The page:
Tara Bodhisattva

Tara Bodhisattva is a Buddhist goddess of love, benevolence and protection. She is revered as the Mother of Buddha. According to the writings, Tara would come out of a Lotus flower blooming with a tear from the frontal eye of Bodhisattva Avalokitésvara.


Tara is the image of a protective and caring mother

Tara Bodhisattva is one of the popular deities in Hindu spiritualism and Buddhism. Tara's vastness and wisdom has spanned Eastern religions and cultures.

Tara Bodhisattva, historical

Among Hindus, Tara made her first appearance in the 6th century. She is worshipped as Shakti, the wife of Avalokitésvara. Among Buddhists, the cult of Tara became popular in the 11th century. Tara is regarded as the embodiment of female compassion. She is the refuge of the Buddhists, solicited for her external and internal protection. Tara gives her blessing during spiritual upliftment.

As a feminine guide, she is consulted to perfect personal development and to perfect studies. Her feminine gait proves that enlightenment could be attained by women as well. This light is relative to the feminine characters: merciful and benevolent.

Tara Bodhisattva, characteristics

Tara Bodhisattva is the most popular deity in Tibet. It is omnipresent responding to both those in worship and those in captivity. During initiation, Tara releases an energy of compassion in each Initiate. This goddess is represented in several forms, attributed according to the needs of the worshipper. Tara also takes on different colors and each color will have its meaning.

Essentially, Tara Bodhisattva will have 21 forms, of different positions and different colors. Tara will have serene features, just as she may have irritated attributes. Her role is often likened to the Madonna in Rome, Buddhists do not feel offended by this approximation. This Buddhist goddess of love symbolizes precisely maternal compassion. Wife and mother, her great wisdom translates into unconditional love. In action, Tara delivers physical dangers with her miraculous powers. A meditation deity, Tara Bodhisattva is among the most revered Yidams.

Tara in all its forms and colors

Tara Bodhisattva presents herself in many forms as a Buddhist goddess. The 21 different forms of Tara are distinguished by their color and position. Each representation of Tara releases an energy that is characteristic of her. Friend, savior, she is above all the Mother of Wisdom. She is always available to help all those who invoke her. All shapes and colors retain the feminine features of the goddess.

However, these representations can have peaceful or furious expressions. Some of these forms are frequently called upon for meditation. In statuettes or paintings, Tara is present in any place and at any time. She is the main figure of the Buddha.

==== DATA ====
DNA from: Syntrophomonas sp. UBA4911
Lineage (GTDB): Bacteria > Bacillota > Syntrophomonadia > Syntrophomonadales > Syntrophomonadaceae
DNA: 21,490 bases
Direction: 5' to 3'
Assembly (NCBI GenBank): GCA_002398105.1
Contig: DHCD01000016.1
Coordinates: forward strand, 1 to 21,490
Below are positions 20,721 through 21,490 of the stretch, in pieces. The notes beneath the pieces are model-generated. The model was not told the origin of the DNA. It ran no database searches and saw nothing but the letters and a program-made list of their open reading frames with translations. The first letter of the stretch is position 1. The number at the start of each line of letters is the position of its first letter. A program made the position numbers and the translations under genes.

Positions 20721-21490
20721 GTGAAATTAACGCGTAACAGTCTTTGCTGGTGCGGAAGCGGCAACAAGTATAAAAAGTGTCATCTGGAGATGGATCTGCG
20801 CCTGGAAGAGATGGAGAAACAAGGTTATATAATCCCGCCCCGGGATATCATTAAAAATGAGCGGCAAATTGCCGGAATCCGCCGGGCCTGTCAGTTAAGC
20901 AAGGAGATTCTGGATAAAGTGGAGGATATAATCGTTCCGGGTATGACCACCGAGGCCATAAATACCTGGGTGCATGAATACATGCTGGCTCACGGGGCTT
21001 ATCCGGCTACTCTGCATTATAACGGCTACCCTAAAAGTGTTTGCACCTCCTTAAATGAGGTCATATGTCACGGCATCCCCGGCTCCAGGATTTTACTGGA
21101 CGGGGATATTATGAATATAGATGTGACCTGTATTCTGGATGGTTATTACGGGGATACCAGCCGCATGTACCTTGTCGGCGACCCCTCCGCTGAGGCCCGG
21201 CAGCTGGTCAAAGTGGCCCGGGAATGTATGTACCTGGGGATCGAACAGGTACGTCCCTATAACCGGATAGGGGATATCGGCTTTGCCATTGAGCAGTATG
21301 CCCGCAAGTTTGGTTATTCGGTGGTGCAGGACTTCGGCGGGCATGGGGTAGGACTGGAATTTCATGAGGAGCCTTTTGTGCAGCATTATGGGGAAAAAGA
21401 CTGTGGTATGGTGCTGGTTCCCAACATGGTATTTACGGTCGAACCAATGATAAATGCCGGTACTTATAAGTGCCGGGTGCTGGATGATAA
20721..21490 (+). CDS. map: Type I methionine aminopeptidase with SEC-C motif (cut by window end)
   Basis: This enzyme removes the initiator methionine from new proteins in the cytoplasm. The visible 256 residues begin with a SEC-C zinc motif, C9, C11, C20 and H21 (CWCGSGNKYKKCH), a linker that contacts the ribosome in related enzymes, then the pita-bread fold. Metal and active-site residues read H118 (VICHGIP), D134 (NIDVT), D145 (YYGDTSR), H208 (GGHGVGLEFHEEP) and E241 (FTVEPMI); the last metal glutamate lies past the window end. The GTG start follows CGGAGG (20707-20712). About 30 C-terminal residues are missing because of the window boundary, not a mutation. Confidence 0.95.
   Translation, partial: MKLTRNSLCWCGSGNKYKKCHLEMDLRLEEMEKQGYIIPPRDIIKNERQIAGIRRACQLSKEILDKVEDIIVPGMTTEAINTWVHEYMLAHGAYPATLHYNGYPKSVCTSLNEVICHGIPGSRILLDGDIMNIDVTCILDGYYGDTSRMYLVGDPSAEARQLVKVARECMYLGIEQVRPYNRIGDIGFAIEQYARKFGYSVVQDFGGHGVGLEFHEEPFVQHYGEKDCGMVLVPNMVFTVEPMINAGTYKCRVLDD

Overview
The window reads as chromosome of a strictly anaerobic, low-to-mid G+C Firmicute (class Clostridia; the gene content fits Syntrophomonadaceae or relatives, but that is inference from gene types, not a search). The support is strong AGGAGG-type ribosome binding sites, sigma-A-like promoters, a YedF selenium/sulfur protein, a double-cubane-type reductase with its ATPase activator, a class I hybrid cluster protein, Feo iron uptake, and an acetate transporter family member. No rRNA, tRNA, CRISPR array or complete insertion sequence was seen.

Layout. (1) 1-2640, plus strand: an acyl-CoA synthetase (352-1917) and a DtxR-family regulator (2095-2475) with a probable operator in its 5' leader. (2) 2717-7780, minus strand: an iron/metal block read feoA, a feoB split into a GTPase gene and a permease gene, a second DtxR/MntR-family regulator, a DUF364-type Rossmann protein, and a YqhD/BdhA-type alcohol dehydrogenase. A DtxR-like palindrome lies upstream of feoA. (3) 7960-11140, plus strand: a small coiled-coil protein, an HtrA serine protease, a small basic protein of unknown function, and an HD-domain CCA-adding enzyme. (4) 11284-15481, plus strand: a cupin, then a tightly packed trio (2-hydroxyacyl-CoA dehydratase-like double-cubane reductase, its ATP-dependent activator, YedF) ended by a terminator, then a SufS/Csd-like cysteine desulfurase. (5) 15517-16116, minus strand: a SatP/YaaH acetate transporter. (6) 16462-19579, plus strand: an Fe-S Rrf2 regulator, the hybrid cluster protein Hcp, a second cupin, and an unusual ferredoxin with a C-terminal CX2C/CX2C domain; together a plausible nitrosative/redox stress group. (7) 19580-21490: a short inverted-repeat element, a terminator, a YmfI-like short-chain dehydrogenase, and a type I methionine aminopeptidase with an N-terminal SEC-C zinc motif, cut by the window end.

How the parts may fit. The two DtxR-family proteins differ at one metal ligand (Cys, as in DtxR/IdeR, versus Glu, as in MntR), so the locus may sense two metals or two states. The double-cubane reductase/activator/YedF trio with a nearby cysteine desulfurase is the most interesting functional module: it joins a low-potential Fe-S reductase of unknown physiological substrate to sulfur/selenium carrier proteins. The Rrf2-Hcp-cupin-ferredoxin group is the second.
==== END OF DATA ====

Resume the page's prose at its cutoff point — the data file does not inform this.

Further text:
Tara Bodhisttava, the emblematic female figure of Buddha

Among Buddhists, it is venerated by monks as well as by lay people. 6 figures of the Bodhisattva Tara are the most invoked, in temples or among practitioners.


Green Tara, also called Shyamatara, is the original Tara. It is the most common figure of Tara. It is represented in the seated position. It is characterized by the crystal between the two eyes and two Lotus flowers between the two hands. The color green is the most important symbol of greatness and compassion. The green Tara meditation gives access to protection from inner and outer dangers. It is invoked to fight against bad vibes such as pride, hatred and jealousy. It is also the protector against real dangers such as floods, thieves, fire or prison.


White Tara, also called Vajradhatvisvari, is one of the most popular. It can be recognized by its sitting position as a tailor, holding a Lotus stem in her right hand. It is also represented by the shape Cintācakra, the Wish Fulfilling Wheel. She is the deity of Long Life, Healing and Serenity. Invoking it allows negative energy to be transformed into positive energy. Meditating with White Tara can be practiced for oneself or for one's surroundings. People who are depressed or recovering are the most assiduous in invoking its compassion.


The Black Tara Mantra is the one who assists in the Samsara Ocean crossing. In a seated position, her right leg is extended with a royal posture. Her right hand on the knee translates permission. The Black Tara symbolizes the power that fights against evil spirits, as well as the diseases that are assimilated to them. It is the Tara of Power.


The Red Tara or Kurukulle, is the symbol of the destruction of illusion. It is also the representation of the spirit of discernment. Meditation with Red Tara gives access to the transmutation of desire. She wears a crown of five skulls representing the five perfections. Its red color translates its magical power enchanting and magnetizing. The Red Tara embodies passionate love with its attractive power. She transmits the power of this positive attraction to the beings who worship her.


Yellow Tara, assimilated to Vasundhara, invokes the energy of wealth and prosperity. It is the adored Tara of those who fight against poverty. She guides the disciples in generosity. It also brings patience and joy in effort. In order to achieve wealth, Yellow Tara tempers negative inclinations such as greed, distraction or laziness. The search for prosperity is not only about the development of the material life, it also concerns the spiritual life. Meditations can be directed towards oneself or towards others.


Blue Tara, often identified with Ekajati, is the Fierce Tara among Buddhists. Blue Tara symbolizes the transmutation of anger. It also helps in the liberation of obstacles. With its dynamic attitude, it evokes power. She is assigned the role of assistant to the Green Tara. Blue Tara can be presented with four to twenty-four arms.